I Lost Medicaid—Now What?
Medicaid is the largest payer for health care in the United States, covering more than 90 million people—that is one in four Americans. During the COVID-19 pandemic, an official federal public health emergency (PHE) was declared on March 13, 2020 and was renewed thirteen times in the following years over the course of the ongoing pandemic.
The PHE stopped Medicaid renewal processes, essentially allowing Americans who would no longer qualify for Medicaid outside of a PHE to continue receiving care through their state’s Medicaid program.
However, the PHE officially ended on May 11, 2023. What does this mean for people who have been receiving Medicaid this whole time—especially people with diabetes?
What is Medicaid?
In the land of privatized health insurance, Medicaid is a beacon of hope for many and a robust social safety net that keeps millions of people alive. Most of the people covered by Medicaid are low-income populations—this includes children, seniors, pregnant individuals and people with disabilities like diabetes.
Medicaid works like any other insurance plan, except there are no monthly premiums, no yearly deductibles and there are rarely co-payments for medicines like insulin or emergency room visits.
Medicaid is jointly funded and administered in partnership between the federal government and states. So each state’s Medicaid program can be run completely differently from the next, and they also can have different eligibility requirements.
Under the 2010 Patient Protection and Affordable Care Act, 39 states (plus the District of Columbia) have expanded and implemented income eligibility for individuals to qualify for Medicaid, which varies by state and is a percentage of the federal poverty level (FPL).
Income eligibility can be determined as often as monthly, so there are a lot of people who typically fall off and back on, especially if their income is variable—except during the pandemic. Everyone was able to keep their insurance for the past 3 plus years.
Millions of people have lost coverage
The official declaration of the end of the PHE triggered a series of events, allowing states to restart their Medicaid renewal processes—including reinstating eligibility requirements, like taxable income and tax-filing relationships.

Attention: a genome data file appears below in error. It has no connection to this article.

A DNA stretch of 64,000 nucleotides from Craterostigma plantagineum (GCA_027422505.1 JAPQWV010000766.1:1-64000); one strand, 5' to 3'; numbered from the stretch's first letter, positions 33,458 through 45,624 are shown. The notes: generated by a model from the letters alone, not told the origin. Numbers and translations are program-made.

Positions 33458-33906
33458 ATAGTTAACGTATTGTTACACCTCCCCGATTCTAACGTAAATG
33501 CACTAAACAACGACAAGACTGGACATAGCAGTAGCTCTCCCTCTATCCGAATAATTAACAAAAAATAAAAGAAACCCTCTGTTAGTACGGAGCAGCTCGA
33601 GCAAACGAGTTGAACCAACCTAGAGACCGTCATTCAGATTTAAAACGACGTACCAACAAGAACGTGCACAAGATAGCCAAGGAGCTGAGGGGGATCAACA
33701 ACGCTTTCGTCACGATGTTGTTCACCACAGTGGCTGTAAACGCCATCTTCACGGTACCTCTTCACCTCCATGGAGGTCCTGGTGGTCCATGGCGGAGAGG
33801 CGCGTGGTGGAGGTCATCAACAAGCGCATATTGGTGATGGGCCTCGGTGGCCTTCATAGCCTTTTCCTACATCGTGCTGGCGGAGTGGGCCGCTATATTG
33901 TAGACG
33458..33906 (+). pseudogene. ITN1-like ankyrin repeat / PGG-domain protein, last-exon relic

This has led to millions of people losing their Medicaid coverage.
States are working at different paces, but all are disenrolling patients who have had coverage for the past three years. Texas has disenrolled a shocking 82 percent of its Medicaid recipients, while states like Wyoming have only disenrolled 8 percent.
Over 3.7 million people have lost their health insurance coverage, with over half a million of those people living in Texas alone—in just the first month of disenrollment.
The Kaiser Family Foundation (KFF) predicts that as many as 24 million people could lose their coverage over the next few months. Many of these people (a whopping 74 percent), are losing coverage simply due to paperwork errors or slow processing times of their renewal paperwork.
Losing health insurance can be devastating for someone living with a chronic illness like diabetes. It means that when you show up at the pharmacy counter to get your insulin, it’s no longer covered. It means that shipments of continuous glucose monitor (CGM) supplies to your home every month abruptly stop.
Losing health insurance without a backup plan means you can no longer see your endocrinologist, or any doctor at all, for that matter. For people living with diabetes, it spells disaster for most and certain death for some.
What to do if you’ve lost Medicaid coverage
If you’re one of the millions of people who have recently lost Medicaid do not panic. There are options to ensure continuity of care for your diabetes management.
The following are ways to ensure you can get health insurance quickly:
- Ask your employer if they offer insurance (if they do, sign up ASAP, and coverage will usually begin on the first of the following month).
- Buy your own health insurance on the marketplace (which offers heavy subsidies for middle-income people).
- If you think you’ve been wrongly disenrolled, you can re-apply for your state’s Medicaid program to see if you are still eligible.
- If you’re under the age of 26 and recently lost Medicaid coverage, you can access health insurance on your parent’s health insurance plans.
- Additionally, if you’re married and your spouse has health insurance through their employer, you qualify for coverage under their insurance, too. Check with your spouse’s employer for eligibility requirements (proof of domestic partnership or marriage, etc.) and costs associated with coverage, which may be higher than if you carried your own insurance.
- If you need help affording your insulin, visit getinsulin.org for resources on accessing insulin quickly.
While you wait to regain insurance coverage, check out our resources for getting assistance with your diabetes management supplies.